CAMP HUMPHREYS, South Korea — U.S. Army retiree Daniel Melton has a new mission — restoring hundreds of abandoned bicycles at the home of Eighth Army, 2nd Infantry Division and U.S. Forces Korea.
Melton and five other volunteers spent nearly four hours Saturday cleaning, repairing and replacing parts on some of the bikes. By the end of the day, four were ready to roll.
“We want to give these bikes back to the community to service members who are coming in,” he told Stars and Stripes that day. “So, they’ve got a bicycle they can use … we give them that.”
Abandoned bikes and scooters — rusted and cobweb-covered — accumulate quickly at Humphreys, the largest U.S. military installation overseas. More than 200, along with helmets and other gear, are stored in an on-base warehouse, many collected since the last bike giveaway in 2020.
Two years ago, an Army staff sergeant with the provost marshal’s office started rounding up forsaken two-wheelers littering the base.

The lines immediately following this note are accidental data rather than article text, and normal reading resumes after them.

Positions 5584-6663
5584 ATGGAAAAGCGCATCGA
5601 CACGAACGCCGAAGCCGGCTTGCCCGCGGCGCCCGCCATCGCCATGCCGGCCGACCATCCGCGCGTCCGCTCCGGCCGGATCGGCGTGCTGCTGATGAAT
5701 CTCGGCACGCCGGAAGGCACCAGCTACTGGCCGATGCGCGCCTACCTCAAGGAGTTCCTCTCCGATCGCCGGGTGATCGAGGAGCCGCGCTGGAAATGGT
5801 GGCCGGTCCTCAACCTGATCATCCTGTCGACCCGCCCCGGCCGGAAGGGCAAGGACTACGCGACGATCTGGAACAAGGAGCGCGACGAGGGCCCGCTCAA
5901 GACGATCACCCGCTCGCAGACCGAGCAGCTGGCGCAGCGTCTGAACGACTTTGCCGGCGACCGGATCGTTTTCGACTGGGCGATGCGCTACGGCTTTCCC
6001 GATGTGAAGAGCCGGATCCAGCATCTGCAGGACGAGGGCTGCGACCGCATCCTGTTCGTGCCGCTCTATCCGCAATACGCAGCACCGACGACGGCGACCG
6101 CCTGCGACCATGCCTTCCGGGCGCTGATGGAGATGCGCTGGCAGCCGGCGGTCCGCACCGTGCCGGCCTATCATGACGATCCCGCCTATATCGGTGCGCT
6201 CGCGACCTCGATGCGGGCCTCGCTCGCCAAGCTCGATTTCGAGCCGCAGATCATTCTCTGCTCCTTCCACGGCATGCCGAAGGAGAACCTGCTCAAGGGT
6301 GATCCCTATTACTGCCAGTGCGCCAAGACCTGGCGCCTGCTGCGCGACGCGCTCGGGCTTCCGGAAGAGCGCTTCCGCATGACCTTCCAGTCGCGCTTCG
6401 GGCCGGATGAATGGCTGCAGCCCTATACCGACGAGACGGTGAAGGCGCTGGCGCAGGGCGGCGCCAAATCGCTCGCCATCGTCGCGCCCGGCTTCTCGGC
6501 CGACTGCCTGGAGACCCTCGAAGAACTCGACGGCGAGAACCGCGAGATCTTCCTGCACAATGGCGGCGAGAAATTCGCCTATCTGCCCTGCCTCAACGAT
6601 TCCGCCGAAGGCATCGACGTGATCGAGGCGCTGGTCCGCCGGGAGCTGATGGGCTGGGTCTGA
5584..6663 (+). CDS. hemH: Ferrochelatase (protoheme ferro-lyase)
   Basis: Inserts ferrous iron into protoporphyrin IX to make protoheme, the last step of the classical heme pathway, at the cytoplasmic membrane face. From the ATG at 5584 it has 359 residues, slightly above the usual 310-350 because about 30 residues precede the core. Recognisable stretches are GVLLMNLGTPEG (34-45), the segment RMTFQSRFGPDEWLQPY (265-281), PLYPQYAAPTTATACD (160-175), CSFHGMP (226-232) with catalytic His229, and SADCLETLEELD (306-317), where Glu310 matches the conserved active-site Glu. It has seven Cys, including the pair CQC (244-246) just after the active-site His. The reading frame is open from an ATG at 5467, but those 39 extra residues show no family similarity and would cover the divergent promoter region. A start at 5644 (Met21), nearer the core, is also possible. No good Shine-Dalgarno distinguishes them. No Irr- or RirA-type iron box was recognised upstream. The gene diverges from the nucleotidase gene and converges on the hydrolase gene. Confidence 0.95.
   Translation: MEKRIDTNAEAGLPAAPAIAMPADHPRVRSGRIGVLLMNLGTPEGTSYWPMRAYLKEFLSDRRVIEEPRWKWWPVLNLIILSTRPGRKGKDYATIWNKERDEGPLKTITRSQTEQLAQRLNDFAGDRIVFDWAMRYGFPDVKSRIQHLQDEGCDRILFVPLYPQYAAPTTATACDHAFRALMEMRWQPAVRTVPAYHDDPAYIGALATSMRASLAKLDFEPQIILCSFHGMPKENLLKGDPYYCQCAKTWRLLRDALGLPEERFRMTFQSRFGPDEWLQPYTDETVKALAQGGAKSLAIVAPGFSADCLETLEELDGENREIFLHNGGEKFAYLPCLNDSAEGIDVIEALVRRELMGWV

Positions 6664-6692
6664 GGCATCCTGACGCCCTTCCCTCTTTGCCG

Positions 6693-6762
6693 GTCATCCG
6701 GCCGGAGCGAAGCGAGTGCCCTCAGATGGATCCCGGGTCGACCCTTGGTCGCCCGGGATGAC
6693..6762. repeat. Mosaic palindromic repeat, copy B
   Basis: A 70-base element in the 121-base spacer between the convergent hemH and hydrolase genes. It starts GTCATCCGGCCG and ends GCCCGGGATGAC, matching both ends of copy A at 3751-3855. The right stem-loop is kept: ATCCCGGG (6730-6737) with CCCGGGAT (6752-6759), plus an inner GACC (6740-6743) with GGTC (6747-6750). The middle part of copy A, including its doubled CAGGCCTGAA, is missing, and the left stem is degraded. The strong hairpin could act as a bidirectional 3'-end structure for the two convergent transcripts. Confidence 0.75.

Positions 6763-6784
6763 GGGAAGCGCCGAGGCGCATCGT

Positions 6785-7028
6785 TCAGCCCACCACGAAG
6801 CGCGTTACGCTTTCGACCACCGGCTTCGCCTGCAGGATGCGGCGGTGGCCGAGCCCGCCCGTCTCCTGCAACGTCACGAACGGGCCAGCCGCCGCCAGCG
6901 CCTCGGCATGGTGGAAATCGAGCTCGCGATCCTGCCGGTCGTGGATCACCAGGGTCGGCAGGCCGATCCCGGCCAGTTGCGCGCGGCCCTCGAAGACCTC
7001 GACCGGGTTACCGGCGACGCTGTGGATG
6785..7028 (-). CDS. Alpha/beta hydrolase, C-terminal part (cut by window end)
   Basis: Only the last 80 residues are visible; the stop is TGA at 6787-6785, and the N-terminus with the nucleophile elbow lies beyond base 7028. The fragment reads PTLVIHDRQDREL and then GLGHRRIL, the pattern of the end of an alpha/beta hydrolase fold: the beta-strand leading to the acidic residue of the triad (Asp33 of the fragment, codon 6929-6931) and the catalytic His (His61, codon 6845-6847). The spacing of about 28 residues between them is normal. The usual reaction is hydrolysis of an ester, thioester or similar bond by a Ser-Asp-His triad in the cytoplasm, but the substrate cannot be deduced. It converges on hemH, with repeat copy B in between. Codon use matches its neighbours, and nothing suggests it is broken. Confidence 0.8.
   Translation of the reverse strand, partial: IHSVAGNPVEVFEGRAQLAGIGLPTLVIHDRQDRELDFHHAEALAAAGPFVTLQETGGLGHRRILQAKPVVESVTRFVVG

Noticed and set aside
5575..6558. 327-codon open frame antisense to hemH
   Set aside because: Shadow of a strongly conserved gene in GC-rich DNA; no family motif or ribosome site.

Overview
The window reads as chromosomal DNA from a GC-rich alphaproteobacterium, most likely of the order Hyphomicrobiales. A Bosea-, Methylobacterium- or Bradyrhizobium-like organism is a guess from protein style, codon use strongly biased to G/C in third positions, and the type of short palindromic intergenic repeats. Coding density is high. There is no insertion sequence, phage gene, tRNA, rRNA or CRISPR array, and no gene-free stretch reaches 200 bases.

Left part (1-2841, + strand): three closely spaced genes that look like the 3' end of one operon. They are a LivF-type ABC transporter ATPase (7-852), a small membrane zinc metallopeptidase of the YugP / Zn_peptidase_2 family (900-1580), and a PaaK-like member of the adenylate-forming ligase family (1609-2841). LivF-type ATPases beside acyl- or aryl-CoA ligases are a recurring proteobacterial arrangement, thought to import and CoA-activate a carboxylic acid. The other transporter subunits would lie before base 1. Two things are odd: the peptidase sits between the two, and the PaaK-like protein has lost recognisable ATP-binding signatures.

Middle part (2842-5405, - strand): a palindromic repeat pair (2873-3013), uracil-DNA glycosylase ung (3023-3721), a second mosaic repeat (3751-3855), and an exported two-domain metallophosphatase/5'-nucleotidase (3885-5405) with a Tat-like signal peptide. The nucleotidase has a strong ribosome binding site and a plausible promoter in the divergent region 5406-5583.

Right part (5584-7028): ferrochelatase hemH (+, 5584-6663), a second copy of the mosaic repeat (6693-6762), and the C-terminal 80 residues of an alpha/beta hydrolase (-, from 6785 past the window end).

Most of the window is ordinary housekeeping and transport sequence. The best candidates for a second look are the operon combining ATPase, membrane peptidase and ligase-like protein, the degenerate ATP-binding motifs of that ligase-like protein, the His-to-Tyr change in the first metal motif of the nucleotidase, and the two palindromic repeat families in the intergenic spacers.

Today, the Humphreys Bike Program, a garrison-sponsored charity started by Melton, a USO volunteer, helps connect would-be cyclists with rehabilitated two-wheelers.
Melton separates the discarded bikes and scooters into three categories: those that are fine as-is; some that need a few repairs; and others that will provide spare parts such as tires and chains.
Once he has the bikes ready, Melton plans another giveaway in December. In the past, the bikes found new owners among staff sergeants and below, who are precluded from owning a motor vehicle during their tours in South Korea.
The new owners are responsible for ensuring the bikes are properly registered on Camp Humphreys.
“You take the paperwork to the [pass and ID office] and get it registered and bring me a copy back to keep on file,” he said. “We can track it, and before your departure date we’re going to contact your unit and tell you to de-register the bike.”
One of the volunteer bike mechanics, Sgt. 1st Class Jojo Alicaba, expects plenty of people will be interested in a free bike.
“I don’t know how it’s going to impact the community, but I hope that with a lot of soldiers walking around at least they’ll have a bicycle,” Alicaba said. “This a good opportunity for I guess for the Garrison to give back to those soldiers in need.”